Each age has its own part to play in its destiny, its own mark to leave on time. Each generation has its own mission to fulfil or betray.
On Friday 29 November, I had the honour of presenting this year’s Alfred Fagon Award at the Tricycle Theatre. It was there in 1996 that a number of Alfred’s friends and family met and decided to establish an award to celebrate his life, acknowledge his contribution to theatre as a playwright and actor, honour his memory and keep his spirit alive by supporting the work of playwrights from the African Diaspora in the UK. A £5,000 prize is awarded to the writer who has, in the opinion of the judges, written the best stage play of the year. New as well as established writers are encouraged to enter.
The 2013 Alfred Fagon Award, the 17th, went to young playwright Diana Nneka Atuona for her first play, Liberian Girl, a play in which she explores the impact upon communities of Liberia’s devastating 14 year civil war.
On 29 August 1986, Alfred Fagon collapsed and died from a heart attack while jogging near his home in Lambeth, South London. The police established that a heart attack caused his death and that he lived in an apartment in the building near where he was found. They claimed that they could find nothing to identify him or find any information about family or friends and therefore arranged for him to be buried as unknown in a pauper’s grave. It was some two weeks later that his agent, Harriet Cruickshank, was alerted that something was wrong when the BBC notified her that Alfred had failed to turn up to a meeting. Among his belongings in that same apartment were his passport, letters from Harriet herself and from the Arts Council.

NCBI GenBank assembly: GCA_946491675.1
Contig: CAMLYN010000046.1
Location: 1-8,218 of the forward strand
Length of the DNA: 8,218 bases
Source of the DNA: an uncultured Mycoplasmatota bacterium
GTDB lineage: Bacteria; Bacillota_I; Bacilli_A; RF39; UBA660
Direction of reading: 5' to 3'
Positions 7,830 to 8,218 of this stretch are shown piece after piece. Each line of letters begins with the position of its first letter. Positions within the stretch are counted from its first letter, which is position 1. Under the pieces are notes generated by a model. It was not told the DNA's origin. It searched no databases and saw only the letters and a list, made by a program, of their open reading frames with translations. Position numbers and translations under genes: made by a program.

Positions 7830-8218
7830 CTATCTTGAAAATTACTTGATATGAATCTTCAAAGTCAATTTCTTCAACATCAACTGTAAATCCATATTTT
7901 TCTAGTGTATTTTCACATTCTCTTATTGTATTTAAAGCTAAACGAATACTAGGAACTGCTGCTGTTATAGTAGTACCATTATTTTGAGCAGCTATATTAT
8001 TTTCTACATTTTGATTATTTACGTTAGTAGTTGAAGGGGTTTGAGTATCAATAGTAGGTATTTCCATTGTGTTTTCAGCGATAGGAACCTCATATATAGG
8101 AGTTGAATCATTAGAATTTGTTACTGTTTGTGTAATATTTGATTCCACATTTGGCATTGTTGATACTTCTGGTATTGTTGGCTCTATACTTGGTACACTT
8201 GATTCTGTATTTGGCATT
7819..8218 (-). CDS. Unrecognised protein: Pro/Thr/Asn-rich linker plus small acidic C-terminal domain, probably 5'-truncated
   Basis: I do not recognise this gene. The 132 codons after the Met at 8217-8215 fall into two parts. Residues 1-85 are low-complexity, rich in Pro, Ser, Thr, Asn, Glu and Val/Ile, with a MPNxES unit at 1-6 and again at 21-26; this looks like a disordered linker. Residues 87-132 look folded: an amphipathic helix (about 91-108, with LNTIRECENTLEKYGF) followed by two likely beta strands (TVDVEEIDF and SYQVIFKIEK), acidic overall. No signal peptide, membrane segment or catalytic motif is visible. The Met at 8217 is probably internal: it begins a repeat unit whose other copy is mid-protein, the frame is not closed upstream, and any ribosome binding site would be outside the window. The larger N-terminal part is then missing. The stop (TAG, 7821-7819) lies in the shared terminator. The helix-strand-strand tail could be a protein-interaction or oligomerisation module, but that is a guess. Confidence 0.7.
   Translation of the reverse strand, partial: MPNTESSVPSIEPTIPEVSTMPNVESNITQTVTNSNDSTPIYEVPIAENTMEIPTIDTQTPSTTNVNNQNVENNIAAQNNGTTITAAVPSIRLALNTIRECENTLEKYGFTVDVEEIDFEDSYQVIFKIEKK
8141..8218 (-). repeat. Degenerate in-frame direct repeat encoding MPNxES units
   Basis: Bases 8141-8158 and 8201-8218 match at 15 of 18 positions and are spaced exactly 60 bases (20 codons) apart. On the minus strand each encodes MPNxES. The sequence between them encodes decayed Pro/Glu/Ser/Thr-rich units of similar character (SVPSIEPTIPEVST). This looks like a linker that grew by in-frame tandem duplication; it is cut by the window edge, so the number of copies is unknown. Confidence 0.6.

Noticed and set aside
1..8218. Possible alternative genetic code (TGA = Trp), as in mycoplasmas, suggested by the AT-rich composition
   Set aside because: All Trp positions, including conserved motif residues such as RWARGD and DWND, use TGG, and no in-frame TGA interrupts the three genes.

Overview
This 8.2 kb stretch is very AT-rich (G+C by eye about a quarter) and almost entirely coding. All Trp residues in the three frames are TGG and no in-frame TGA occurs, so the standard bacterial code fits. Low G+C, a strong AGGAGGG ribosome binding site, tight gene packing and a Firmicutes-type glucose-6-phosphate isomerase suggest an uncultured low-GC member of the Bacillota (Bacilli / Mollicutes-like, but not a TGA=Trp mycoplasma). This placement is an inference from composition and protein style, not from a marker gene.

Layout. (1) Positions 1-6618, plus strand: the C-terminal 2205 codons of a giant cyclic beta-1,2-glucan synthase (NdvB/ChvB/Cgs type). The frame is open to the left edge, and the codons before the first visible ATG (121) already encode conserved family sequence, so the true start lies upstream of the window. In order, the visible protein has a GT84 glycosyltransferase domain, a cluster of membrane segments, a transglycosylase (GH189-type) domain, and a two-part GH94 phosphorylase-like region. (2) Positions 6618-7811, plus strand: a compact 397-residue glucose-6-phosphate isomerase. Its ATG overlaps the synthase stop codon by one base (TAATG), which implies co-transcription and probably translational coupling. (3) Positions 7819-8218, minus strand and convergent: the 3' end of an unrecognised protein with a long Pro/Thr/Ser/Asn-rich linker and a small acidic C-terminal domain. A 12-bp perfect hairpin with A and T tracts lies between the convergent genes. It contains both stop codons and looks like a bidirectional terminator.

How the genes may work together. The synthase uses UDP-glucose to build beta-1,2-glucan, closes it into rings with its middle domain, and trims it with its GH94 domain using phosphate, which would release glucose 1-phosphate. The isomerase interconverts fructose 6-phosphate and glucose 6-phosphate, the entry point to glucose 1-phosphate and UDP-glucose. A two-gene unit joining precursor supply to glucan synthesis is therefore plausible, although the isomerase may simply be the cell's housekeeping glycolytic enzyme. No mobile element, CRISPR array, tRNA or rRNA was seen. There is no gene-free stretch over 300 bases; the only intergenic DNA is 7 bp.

Alfred’s debut as a professional actor was in Mustapha Matura’s Black Pieces at the Institute of Contemporary Arts in London in 1970. This prompted him to write 11 Josephine House which was staged in 1972 at the Almost Free Theatre in London by director, Ronald Rees. Ronald Rees also directed Mustapha Matura’s As Time Goes By in 1971 at Traverse Theatre, Edinburgh Festival, Royal Court and the ICA with a cast that included Alfred Fagon, Stefan Kalipha, Mona Hammond, Oscar James, Robert Coleby, Corinne Skinner-Carter, Carole Hayman, T Bone Wilson and Tommy Eytle.
By the time of his death, Alfred had written and produced a number of other plays, including No Soldiers in St. Paul’s; In Shakespeare Country produced by the BBC in 1973, a play about the struggle to define and project black personality in a country dominated by Shakespeare; the Death of a Blackman’ (1975); Four Hundred Pounds (1983) and Lonely Cowboy (1985). Read the rest of this entry →